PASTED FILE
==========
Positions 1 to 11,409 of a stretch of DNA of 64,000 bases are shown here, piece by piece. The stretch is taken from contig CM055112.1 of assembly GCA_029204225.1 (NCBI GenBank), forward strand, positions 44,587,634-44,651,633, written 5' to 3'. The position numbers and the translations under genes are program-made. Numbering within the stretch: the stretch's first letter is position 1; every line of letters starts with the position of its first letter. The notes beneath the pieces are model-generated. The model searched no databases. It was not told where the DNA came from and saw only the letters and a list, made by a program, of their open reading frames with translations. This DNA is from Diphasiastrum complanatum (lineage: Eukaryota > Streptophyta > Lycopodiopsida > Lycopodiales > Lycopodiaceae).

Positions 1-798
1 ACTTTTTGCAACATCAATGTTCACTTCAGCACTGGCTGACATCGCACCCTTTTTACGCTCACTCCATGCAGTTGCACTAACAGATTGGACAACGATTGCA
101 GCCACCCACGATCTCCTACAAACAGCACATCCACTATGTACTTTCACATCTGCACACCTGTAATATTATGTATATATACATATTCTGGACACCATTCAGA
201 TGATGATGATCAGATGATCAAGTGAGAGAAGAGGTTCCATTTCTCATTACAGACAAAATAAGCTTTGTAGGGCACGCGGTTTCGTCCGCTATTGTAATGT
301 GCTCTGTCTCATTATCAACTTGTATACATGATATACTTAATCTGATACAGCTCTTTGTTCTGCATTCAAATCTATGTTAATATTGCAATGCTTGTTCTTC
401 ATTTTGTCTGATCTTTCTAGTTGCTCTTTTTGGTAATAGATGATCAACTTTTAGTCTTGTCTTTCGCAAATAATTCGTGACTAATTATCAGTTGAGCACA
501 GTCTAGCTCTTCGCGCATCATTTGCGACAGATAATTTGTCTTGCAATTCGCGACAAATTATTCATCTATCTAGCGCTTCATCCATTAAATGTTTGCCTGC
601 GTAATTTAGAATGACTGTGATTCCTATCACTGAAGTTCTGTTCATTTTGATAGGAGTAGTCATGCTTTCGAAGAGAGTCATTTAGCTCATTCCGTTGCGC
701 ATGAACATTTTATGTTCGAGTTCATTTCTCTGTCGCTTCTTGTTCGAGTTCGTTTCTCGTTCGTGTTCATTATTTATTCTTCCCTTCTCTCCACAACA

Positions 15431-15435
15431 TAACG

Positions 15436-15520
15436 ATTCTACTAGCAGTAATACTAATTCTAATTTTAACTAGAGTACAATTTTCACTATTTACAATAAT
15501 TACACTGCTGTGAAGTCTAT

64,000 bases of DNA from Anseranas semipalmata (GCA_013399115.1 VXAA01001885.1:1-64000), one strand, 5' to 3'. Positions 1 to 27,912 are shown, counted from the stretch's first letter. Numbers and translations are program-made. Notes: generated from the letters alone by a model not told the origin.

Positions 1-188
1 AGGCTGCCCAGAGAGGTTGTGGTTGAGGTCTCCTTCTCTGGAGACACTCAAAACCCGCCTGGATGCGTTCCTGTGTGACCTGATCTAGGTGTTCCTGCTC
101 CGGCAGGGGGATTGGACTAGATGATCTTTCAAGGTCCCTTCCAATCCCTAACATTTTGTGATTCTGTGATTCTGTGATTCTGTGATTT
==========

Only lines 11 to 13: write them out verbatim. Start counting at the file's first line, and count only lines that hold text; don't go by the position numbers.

Positions 15431-15435
15431 TAACG

Positions 15436-15520